Many of you may be wondering what you can and can’t do to protect our native wildlife throughout the lockdown period. So we thought we would summarise this for you.
For up to date information on the COVID-19 response see the Government website.
If you are involved in backyard or community trapping while NZ is at Alert Level 4, you:
- can maintain trap or bait lines on your property (while staying within your household bubble). Make sure you wear gloves when handling traps and wash your hands afterwards.
- can get fresh air and exercise by going on walks and runs in your neighbourhood. These must start and end at your home and you need to maintain your 2 metre bubble the whole time.
- need to be careful of high touch areas (like handrails or gates) and avoid them if possible.
- cannot check traps or bait lines on public land — this takes more time than a simple walk and will increase the likelihood of you coming into contact with other people. There is also a risk of injury which would require other people to help you and the risk handling shared equipment could lead to COVID-19 transmission.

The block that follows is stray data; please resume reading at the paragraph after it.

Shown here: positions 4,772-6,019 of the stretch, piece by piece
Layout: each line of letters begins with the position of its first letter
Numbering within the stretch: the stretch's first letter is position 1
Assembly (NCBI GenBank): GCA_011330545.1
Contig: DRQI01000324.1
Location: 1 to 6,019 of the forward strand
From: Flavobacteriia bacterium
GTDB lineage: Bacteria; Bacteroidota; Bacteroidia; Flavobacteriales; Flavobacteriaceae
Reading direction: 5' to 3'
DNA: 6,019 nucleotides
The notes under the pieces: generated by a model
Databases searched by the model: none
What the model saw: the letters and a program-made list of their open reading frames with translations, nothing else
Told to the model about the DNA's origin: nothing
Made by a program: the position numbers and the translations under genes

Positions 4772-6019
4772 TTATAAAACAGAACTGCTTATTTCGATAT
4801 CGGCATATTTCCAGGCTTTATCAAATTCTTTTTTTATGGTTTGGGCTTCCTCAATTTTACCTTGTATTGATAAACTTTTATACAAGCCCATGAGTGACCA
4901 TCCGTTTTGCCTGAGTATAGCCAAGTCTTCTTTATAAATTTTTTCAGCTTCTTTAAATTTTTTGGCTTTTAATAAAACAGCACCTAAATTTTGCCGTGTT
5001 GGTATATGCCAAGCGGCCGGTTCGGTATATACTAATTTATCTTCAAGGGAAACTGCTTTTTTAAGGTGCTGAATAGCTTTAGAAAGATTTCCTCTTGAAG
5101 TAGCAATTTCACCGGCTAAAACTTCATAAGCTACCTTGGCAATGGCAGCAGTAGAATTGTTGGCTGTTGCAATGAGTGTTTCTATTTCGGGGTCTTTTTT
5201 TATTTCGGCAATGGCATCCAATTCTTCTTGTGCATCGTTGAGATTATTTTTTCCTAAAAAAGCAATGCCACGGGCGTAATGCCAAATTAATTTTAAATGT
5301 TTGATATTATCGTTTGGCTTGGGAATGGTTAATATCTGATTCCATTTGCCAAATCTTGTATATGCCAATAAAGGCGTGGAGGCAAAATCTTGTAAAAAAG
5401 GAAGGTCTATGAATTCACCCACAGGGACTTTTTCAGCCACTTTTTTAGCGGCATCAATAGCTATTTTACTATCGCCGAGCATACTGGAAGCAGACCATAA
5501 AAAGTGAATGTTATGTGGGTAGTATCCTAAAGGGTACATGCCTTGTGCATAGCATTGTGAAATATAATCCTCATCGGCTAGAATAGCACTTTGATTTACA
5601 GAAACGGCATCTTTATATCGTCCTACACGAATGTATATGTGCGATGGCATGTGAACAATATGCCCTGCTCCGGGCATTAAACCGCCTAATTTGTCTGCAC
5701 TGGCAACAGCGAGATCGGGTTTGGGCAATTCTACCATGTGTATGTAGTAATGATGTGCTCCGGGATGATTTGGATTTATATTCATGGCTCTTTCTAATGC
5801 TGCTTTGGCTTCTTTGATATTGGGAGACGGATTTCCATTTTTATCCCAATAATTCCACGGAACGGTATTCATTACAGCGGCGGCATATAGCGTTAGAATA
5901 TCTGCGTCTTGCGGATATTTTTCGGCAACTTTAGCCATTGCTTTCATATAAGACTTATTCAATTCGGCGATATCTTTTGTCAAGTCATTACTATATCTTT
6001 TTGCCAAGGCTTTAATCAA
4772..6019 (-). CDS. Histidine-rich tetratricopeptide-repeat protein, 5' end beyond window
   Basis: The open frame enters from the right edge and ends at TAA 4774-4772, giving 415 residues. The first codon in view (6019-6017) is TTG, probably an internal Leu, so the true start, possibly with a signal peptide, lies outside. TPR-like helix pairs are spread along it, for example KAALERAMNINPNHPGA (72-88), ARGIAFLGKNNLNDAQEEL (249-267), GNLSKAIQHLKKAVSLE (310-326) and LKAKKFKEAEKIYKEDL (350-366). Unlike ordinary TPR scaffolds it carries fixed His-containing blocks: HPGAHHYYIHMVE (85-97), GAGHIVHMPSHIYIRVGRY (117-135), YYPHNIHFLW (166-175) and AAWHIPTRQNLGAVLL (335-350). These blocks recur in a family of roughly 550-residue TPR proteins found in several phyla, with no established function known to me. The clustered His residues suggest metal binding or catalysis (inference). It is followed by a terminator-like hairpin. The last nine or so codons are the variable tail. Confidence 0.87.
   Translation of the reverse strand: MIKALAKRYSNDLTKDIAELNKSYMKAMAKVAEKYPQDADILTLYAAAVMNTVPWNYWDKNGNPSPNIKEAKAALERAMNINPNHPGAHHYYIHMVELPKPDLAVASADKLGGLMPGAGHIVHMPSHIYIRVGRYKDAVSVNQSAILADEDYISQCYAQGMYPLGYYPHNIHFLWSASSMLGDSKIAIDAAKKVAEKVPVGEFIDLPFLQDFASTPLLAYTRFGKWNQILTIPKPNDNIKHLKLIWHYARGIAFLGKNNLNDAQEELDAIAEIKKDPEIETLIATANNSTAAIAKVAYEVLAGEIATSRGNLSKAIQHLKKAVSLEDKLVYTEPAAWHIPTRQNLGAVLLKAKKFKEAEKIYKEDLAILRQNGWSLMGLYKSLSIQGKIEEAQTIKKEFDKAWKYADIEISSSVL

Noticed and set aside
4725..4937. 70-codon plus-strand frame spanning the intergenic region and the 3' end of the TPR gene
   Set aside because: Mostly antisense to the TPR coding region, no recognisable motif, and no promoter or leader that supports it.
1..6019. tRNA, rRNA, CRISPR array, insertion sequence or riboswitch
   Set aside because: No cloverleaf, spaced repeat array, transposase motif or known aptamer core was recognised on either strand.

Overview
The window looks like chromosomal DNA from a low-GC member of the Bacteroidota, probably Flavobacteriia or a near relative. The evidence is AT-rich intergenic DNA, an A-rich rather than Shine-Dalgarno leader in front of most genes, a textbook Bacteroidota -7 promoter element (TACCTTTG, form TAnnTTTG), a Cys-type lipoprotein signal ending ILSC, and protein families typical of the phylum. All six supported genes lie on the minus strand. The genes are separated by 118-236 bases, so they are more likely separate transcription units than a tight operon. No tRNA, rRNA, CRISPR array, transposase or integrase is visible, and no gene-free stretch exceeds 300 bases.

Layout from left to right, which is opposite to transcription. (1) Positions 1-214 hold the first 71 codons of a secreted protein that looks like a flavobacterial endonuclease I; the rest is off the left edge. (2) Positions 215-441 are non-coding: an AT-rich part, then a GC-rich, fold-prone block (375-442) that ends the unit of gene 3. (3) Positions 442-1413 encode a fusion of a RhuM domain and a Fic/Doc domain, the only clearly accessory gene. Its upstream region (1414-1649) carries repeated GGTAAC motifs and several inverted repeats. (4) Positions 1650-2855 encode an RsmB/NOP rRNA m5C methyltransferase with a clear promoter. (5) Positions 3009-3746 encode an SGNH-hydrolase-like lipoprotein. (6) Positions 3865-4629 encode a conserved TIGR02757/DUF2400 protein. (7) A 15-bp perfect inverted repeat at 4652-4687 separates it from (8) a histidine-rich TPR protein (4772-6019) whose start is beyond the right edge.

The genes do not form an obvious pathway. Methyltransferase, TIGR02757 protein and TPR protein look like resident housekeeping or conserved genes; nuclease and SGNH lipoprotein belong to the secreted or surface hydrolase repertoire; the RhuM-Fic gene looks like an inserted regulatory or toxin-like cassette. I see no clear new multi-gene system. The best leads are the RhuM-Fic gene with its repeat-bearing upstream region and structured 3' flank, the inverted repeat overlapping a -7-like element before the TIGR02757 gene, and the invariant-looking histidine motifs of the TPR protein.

- cannot drive anywhere to go for a walk, check traps or plant trees etc.
The rule of thumb is:
- if your trap or trap line is on your property you can check it (and please do!)
- if your trap or trap line is not on your property you cannot check it.
We are set up to work remotely from our office, however, our online shop is closed during the lock-down.
The Department of Conservation has halted all biodiversity work during this time. All DOC facilities and offices are closed, and tracks and national parks are out of bounds unless they are right by your home. They have arrangements in place for essential care services for threatened native species including kākāpō, and other sanctuaries. Council staff throughout the country are also doing the same.
Ecological sanctuaries are continuing essential work but are closed to the public. This may include pest proof fence checking, wildlife supplementary feeding and critical animal pest control functions.
We want to acknowledge all of you for your efforts to restore our native wildlife — the collective effort from everyone is staggering, however, we need to put the health and wellbeing of ourselves first. Kia kaha NZ!